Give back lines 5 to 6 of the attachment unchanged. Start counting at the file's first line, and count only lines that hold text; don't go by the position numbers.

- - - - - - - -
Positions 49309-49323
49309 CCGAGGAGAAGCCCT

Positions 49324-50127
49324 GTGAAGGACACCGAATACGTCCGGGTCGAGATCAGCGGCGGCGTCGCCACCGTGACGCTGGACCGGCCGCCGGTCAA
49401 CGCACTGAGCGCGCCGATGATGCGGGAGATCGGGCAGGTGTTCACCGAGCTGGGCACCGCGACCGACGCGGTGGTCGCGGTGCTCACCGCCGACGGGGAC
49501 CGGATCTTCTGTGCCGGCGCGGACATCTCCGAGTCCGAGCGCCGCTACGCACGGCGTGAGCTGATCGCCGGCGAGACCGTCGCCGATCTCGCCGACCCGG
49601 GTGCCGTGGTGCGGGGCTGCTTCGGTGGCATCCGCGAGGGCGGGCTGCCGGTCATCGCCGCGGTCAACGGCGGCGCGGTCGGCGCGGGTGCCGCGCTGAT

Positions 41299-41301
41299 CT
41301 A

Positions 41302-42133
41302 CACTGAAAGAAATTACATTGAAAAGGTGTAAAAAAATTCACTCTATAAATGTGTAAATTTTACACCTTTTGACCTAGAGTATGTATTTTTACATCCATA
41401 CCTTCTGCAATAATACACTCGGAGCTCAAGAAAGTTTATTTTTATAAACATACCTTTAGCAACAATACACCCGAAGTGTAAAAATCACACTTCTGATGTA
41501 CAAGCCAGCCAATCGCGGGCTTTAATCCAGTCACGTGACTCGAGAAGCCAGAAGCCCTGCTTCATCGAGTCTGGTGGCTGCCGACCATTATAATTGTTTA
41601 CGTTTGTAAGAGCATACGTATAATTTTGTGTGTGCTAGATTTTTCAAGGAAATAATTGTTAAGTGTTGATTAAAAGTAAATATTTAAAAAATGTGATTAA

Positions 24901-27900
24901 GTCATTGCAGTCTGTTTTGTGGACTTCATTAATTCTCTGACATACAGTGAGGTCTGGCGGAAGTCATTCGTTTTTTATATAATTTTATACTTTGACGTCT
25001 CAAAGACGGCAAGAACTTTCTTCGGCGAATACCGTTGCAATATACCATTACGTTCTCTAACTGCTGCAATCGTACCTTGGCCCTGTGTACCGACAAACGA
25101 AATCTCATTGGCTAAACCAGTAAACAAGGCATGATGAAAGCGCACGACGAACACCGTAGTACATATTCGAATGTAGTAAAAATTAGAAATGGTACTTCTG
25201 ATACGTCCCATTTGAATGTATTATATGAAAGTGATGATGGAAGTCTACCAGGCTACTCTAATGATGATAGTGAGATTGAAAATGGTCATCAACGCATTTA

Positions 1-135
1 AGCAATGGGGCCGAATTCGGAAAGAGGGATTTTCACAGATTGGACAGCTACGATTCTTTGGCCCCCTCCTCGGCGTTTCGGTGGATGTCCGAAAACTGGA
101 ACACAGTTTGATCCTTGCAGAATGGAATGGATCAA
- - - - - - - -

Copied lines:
49401 CGCACTGAGCGCGCCGATGATGCGGGAGATCGGGCAGGTGTTCACCGAGCTGGGCACCGCGACCGACGCGGTGGTCGCGGTGCTCACCGCCGACGGGGAC
49501 CGGATCTTCTGTGCCGGCGCGGACATCTCCGAGTCCGAGCGCCGCTACGCACGGCGTGAGCTGATCGCCGGCGAGACCGTCGCCGATCTCGCCGACCCGG